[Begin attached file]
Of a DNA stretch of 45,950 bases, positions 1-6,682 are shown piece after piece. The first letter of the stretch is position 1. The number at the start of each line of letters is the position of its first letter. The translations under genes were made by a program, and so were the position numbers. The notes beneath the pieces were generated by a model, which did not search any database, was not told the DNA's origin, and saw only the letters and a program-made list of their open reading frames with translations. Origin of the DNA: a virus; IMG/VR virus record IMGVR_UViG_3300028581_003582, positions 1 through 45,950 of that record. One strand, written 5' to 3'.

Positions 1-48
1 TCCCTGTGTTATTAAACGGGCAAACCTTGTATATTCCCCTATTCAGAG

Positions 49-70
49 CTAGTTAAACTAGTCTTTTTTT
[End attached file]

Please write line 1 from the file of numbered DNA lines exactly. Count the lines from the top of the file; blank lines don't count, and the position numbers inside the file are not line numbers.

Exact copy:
Of a DNA stretch of 45,950 bases, positions 1-6,682 are shown piece after piece. The first letter of the stretch is position 1. The number at the start of each line of letters is the position of its first letter. The translations under genes were made by a program, and so were the position numbers. The notes beneath the pieces were generated by a model, which did not search any database, was not told the DNA's origin, and saw only the letters and a program-made list of their open reading frames with translations. Origin of the DNA: a virus; IMG/VR virus record IMGVR_UViG_3300028581_003582, positions 1 through 45,950 of that record. One strand, written 5' to 3'.